Keeper and the Soldier is a little bit different. The game is really in the early stages, so I am going mostly based on adjectives. I’ll get like a script that says “Cal, we want this area to be dank, we want it to be happy… We want this character to be sad here, happy here…” And that is a little more challenging, but it’s still good. I get to see the concept art too, so even though the stages maybe aren’t fully fleshed out, I just use my imagination a little to help create a fitting melody or feeling.
Right, awesome. So which composition of yours are you most proud of, and why?
Calbert: Oh, that’s a hard one, they’re like my babies!! (laughs)
Yeah, like choosing a favorite child! (laughs) It’s okay, I won’t tell the other ones!
Calbert: (laughs) Okay, I think one of my more recent ones… The main theme for Keeper and the Soldier, I like a lot. It was the very first time I worked with a vocalist, so it has a special place for me. It was a long, grueling process. But when it was finalized I loved it. So that’s my favorite as of right now.
So why are you most proud of that one?
Calbert: I love the whole concept of the game. The storyline is amazing—it’s dark, it’s gritty, you know it’s really personal. A lot of indie games these days are always personal and I didn’t think about that a few years ago. I realized it was less about me making a song, but rather me making an experience to match the project lead’s personal journey. It gets really intimate at times, so when she said that she liked it, I was ecstatic.
Yeah, that actually ties in with the next question I was gonna ask. In your opinion, what are some of the main differences between video game soundtracks and other kinds of music, whether your own compositions or just in general?
Calbert: Mhm, Oraia Rift was a little different, because I did get a lot of freedom to write what I felt. But Keeper and the Soldier was way more personality based. Nothing could go through without the approval and understanding of the lead developer. Everything had to make sense in her mind and that is tricky because you can’t really write for yourself anymore. At this point, your opinions are void and it doesn’t matter what you think. She may like something you absolutely hate! That’s happened a couple of times. I’ve written things that I thought were really bad, or too depressing, but she loved it—it fit the narrative. This is common and that’s okay! I think it’s fun, it’s part of the process. I think it is easier if I do my own personal projects, but then again I am also picky, so I do scrap a lot of projects too, so there’s no real easy way.
Okay, so you kinda touched on this, but so what are some challenges you’ve faced while writing video game music?
Calbert: Hmm… You always get writers’ block. And there’s always that moment, especially with soundtracks, where you might end up being asked to write ten, fifteen, maybe twenty songs. Then you’ll notice maybe one song, or maybe five songs, are really, really good. And then you’re like, how can I follow this up? Can I do this again? It can get you depressed a little bit, and then you try and the next song is not as good… But then, I don’t know, I guess it’s fair because everyone is going to have a favorite song. What you think is the best is not what someone else is going to think is the best. So you have to think of it that way. Knowing that helps me keep going.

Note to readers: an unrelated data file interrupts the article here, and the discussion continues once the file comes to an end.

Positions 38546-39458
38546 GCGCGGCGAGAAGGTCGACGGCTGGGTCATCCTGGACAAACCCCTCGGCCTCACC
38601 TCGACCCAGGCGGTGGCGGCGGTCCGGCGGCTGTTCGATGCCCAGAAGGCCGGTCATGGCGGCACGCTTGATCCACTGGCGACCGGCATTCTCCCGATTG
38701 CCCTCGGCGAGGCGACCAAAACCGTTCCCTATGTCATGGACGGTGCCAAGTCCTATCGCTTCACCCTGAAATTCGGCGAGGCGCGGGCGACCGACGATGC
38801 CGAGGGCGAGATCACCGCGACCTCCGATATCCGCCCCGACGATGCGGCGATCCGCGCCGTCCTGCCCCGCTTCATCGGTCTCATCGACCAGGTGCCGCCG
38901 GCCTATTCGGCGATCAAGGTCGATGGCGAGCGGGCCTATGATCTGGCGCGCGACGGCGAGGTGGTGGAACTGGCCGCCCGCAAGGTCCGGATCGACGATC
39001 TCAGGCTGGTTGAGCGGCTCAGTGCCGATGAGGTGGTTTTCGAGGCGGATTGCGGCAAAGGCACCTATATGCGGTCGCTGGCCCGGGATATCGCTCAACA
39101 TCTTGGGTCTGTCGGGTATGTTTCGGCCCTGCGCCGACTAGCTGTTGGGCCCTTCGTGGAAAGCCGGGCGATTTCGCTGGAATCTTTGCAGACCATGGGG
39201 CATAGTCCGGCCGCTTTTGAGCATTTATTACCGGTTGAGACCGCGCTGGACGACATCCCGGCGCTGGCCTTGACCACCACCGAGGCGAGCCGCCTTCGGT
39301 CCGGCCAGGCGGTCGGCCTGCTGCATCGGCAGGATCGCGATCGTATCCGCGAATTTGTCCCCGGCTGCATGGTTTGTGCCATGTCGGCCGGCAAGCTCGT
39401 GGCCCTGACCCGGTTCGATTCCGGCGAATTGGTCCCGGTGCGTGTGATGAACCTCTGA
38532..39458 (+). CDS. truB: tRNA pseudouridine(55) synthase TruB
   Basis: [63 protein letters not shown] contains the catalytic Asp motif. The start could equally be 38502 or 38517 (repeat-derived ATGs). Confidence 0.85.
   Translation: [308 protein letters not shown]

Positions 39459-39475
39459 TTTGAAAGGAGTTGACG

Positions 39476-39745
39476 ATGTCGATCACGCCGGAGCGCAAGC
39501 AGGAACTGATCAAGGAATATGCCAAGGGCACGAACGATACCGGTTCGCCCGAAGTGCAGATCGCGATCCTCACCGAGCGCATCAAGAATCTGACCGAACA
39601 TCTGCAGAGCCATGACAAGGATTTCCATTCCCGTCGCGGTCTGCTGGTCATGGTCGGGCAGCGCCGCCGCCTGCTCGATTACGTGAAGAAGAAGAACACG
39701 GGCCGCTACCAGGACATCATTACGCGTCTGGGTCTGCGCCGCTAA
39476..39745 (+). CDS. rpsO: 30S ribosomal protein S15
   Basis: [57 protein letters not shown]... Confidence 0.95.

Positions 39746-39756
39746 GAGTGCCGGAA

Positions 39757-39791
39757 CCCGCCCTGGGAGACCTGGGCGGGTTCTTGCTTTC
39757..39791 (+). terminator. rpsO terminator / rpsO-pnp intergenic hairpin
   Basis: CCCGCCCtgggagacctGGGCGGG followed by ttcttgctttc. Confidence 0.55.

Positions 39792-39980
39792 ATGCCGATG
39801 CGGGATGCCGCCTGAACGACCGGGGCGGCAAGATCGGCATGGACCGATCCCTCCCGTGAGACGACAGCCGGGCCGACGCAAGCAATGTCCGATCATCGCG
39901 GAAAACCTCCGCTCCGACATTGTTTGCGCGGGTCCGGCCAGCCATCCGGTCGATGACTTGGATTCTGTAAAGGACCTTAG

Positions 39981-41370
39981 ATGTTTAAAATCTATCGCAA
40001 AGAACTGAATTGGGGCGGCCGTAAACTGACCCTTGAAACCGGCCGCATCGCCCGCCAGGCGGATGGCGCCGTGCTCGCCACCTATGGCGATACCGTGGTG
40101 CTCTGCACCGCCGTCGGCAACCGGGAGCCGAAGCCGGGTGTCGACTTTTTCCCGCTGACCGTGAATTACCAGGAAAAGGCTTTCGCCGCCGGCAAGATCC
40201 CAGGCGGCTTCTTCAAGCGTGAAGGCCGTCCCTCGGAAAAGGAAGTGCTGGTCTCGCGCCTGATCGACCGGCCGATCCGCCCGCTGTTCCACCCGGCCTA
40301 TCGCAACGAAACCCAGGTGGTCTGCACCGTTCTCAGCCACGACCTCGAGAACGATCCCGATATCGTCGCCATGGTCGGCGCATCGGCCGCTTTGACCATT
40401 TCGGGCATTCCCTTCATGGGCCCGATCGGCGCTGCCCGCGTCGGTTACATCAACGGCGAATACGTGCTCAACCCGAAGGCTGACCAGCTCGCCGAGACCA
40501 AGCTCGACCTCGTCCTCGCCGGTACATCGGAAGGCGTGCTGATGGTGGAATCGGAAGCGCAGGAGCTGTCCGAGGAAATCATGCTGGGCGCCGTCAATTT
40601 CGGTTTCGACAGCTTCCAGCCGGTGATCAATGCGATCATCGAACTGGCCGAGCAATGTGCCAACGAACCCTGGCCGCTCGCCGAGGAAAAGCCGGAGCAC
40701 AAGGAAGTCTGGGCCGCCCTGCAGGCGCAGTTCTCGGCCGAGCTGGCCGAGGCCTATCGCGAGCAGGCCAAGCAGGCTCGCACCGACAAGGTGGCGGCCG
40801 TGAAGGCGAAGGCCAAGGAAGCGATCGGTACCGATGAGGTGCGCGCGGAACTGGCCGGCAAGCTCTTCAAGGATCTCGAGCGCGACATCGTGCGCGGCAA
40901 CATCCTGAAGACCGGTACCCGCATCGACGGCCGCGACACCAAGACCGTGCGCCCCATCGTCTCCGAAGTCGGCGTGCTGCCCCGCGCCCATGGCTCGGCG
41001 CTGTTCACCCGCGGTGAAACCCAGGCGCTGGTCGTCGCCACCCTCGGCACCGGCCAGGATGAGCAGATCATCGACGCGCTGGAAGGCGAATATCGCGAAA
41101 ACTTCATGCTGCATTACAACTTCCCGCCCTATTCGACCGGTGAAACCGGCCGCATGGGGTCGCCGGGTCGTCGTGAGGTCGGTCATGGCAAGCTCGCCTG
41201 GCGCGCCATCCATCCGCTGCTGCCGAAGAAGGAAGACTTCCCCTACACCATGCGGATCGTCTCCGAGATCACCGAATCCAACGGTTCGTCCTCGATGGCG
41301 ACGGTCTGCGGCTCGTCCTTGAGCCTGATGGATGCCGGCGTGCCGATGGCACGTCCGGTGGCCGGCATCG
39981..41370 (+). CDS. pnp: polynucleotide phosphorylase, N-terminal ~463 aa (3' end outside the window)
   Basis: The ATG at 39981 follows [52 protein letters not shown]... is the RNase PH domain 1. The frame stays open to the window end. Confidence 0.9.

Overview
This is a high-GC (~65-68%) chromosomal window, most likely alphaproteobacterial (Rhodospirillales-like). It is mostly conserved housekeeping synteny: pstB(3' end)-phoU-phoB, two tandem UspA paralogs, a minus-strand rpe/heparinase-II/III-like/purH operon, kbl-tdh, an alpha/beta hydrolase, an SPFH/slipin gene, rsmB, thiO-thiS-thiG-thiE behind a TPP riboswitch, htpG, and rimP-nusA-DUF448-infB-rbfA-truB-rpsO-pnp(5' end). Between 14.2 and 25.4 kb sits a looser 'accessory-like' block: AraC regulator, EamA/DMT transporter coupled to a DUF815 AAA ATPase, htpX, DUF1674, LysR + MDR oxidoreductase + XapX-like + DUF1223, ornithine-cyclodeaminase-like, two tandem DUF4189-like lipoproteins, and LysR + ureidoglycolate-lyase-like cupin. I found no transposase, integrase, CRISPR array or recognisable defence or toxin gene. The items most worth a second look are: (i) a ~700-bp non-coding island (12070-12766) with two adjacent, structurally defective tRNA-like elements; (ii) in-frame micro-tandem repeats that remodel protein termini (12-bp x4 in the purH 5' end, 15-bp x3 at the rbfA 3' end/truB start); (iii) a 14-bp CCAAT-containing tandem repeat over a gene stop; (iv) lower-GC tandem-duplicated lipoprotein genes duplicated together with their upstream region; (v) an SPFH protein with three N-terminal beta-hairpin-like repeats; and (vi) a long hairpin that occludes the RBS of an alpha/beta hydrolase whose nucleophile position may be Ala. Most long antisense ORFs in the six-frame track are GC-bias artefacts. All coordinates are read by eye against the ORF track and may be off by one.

Yeah. Okay, so I have a list of rapid-fire questions. Give short answers as quickly as possible! You ready??
Calbert: (laughs) No! Okay, go!
Favorite video game protagonist!
Calbert: Zidane, from Final Fantasy IX.
Favorite Final Fantasy game!
Calbert: Final Fantasy IX! (laughs)
(laughs) Favorite mystical creature or animal in a video game!
Calbert: Navi, from Zelda!
Hey, listen! (laughs) Favorite Pokémon!
Calbert: Oo, Sceptile!
Ooh, okay! Favorite character theme!
Calbert: Lulu, Final Fantasy X!
Favorite battle theme!
Calbert: Etrian Odyssey IV: Storm!
If you could befriend any video game antagonist, who would you choose?
Calbert: Oh, duh, Sephiroth!
If you had to make a weapon out of an instrument, which instrument would you use??
Calbert: Well, trumpets look like they hurt! So that’s the one! (laughs)
All right, end of rapid-fire questions! What are some of your future plans? What are you working on right now?
Calbert: Future plans… Good question. Well mostly it is all just Keeper and the Soldier, but I am working on a personal album for myself, that I always wanted to put out. This is going be one of my more serious releases, I’m looking for awesome artists, I’m looking for professional mixing and mastering… I don’t know how many tracks are going to be on it yet. But I also want to put it out there for music licensing as well. I hope everyone enjoys it! It’ll be a nice blend of my favorite musical elements!
Okay, those are all the questions I have. Any final thoughts?
Calbert: You’re a composer, too right? So not everything I’m saying sounds completely foreign to you?
No, not at all! I was with you every step of the way! (laughs) I see you’re a photographer also?
Calbert: Ah, I love it! I’m an amateur! What’s funny is that it’s one of those things I never understood. Like I didn’t get it, until I started to shoot, myself. When I saw other people with cameras and met people who claimed they were photographers, I’m like what are you talking about, what does that even mean? And then you get a camera, and… You just know. Now you finally get it. I can’t put my camera down anymore. I’m not a professional at all—I want to get better. It’s about expression, and just letting people see a different part of the world, from a unique perspective.
Yeah, that’s great! Awesome, thank you!
Check out Schematist’s music on soundcloud, YouTube, and at www.schematistmusic.com/.